Your feelings, such as disappointment or anger, can also help give you courage. Maybe you’re disappointed that your business hasn’t turned out the way you wanted. Or maybe you’re angry and frustrated that you’re working like crazy but still aren’t getting ahead.
If you’re thinking “This isn’t what I wanted! I’m so frustrated. This has to stop!” you can use those feelings to push through your fear.
Your finances can also provide internal motivation. When you’re struggling to pay the bills each month — and you’re feeling scared and frustrated — that too can give you courage.
When you have enough external and internal factors pushing you toward your goal, you’ll be amazed at how brave and bold you can be.
Once you’ve made the commitment and mustered the courage, the next step is to expand your capability.
And nothing grows your capability like actually doing the things that you want to do!
Prospecting more consistently can help you become more effective at drumming up business. Landing a higher-quality client will force you to get better at your craft. Going after a new type of project will push you to learn things you wouldn’t have otherwise.
This won’t happen overnight. You’ll make mistakes. You’ll have to make changes. But the more you do it, the more capable you’ll become.
When you push yourself, you learn.
Confidence is what comes at the END of the preceding three stages (commitment, courage and capability).
But unfortunately, most of us don’t understand confidence that way.
Many of us think that confidence needs to come first! So we wait for it to come before we’ll make a commitment or drum up some courage or develop our capability.
And so we bemoan our lack of confidence and conclude that’s just the way things are.
We do this instead of committing to something bold, accepting that we’re going to feel afraid about doing it and realizing that it will take time to work out the kinks.
I invite you to think of this confidence-building model every time you hesitate to make real changes to your business.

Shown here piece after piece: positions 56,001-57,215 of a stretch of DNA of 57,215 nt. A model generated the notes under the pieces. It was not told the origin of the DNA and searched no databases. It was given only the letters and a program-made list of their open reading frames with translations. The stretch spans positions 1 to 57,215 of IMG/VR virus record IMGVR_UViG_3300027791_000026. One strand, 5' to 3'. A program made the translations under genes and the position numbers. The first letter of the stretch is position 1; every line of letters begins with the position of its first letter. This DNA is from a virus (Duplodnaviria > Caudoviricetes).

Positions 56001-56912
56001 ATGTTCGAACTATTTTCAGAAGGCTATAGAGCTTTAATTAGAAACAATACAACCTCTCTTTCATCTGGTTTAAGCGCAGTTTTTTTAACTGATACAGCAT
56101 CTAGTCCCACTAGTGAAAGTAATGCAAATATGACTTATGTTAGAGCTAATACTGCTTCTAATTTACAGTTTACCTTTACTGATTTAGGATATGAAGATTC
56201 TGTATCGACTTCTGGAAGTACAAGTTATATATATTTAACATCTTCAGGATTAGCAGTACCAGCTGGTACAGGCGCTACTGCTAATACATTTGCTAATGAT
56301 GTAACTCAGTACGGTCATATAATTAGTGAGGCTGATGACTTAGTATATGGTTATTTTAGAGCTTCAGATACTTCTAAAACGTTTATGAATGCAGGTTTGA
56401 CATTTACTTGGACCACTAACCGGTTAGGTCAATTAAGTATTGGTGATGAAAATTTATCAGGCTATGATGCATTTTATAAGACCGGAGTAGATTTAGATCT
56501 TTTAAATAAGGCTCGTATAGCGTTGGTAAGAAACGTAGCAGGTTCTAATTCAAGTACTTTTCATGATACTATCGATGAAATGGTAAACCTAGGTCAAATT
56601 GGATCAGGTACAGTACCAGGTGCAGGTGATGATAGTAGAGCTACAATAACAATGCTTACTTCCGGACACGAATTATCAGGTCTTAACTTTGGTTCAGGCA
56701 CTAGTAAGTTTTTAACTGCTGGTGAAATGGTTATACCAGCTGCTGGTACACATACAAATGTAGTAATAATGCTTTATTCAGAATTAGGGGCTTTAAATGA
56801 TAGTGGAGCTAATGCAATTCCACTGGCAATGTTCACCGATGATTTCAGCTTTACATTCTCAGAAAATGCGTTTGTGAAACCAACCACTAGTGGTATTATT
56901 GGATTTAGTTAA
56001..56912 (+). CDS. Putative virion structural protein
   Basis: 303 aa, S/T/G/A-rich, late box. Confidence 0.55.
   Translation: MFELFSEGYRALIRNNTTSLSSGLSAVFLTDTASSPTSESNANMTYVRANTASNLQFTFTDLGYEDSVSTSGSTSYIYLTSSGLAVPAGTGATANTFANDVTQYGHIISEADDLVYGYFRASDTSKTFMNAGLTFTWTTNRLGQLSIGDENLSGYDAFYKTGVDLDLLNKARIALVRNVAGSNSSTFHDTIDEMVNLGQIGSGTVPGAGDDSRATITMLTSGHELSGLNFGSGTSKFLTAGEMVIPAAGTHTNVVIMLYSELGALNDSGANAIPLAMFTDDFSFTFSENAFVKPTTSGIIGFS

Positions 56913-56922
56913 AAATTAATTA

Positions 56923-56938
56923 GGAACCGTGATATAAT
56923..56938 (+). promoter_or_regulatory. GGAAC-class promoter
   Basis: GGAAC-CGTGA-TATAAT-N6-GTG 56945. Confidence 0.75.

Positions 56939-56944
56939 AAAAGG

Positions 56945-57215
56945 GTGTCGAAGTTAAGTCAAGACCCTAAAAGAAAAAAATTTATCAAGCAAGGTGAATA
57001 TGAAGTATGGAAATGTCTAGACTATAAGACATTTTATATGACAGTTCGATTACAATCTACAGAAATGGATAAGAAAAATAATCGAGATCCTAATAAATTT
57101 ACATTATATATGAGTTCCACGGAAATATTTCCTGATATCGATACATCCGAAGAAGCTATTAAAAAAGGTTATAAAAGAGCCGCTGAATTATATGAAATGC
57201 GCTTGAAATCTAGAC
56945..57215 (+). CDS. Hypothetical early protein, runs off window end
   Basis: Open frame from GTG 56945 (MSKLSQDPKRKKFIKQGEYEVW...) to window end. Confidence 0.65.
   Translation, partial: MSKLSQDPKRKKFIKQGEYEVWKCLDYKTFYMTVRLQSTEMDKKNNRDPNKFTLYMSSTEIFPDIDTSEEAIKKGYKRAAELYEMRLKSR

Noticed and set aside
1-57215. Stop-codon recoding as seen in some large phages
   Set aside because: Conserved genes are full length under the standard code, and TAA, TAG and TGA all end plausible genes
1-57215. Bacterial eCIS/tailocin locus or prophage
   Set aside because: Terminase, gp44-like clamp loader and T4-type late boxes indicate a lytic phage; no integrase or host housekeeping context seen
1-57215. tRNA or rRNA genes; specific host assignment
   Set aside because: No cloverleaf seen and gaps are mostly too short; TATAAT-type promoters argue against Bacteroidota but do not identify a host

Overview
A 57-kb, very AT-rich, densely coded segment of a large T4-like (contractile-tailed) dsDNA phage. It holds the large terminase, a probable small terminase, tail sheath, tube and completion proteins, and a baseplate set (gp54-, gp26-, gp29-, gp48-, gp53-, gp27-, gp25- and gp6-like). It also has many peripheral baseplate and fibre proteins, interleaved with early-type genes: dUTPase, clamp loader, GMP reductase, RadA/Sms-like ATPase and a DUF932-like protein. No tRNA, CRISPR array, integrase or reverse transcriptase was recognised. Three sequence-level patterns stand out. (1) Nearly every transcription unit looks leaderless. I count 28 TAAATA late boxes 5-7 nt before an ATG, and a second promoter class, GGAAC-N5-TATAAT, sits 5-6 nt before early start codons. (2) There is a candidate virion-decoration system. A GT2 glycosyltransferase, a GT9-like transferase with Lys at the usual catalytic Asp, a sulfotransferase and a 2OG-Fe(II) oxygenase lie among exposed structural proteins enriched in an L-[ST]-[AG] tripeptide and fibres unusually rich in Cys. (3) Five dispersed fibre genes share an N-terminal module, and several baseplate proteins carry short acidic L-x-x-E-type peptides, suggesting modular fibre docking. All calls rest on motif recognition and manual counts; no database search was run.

Because confidence won’t just appear. You have to first walk through the hot coals.
By the way … whenever you’re ready, here are 4 ways I can help you grow your freelance business:
1. Grab a free copy of my book for ESTABLISHED writers/copywriters.
You’ll discover how to quickly and predictably reawaken dead leads, generate new client opportunities and convert not-yet-ready prospects into freelance writing clients. — Click Here
2. Download a free copy of my new book for writers who are NEW to freelancing.
I’ll show you the 3 things you need to do to get your business off the ground safely and land your first paying client faster. — Click Here
3. Join my implementation program and be a case study.
I’m putting together a new implementation group this month. If you’d like to work with me to grow your income quickly with better clients (and become one of my new success stories). Just email me at [email protected] and put “Case Study” in the subject line.
4. Get a 1:1 strategy call with me.
Are you a 6-figure writer who’s trying to earn more in less time with less stress? Let’s jump on a quick call and brainstorm some ideas for getting you there. Just email me at [email protected] and put “Brainstorm” in the subject line.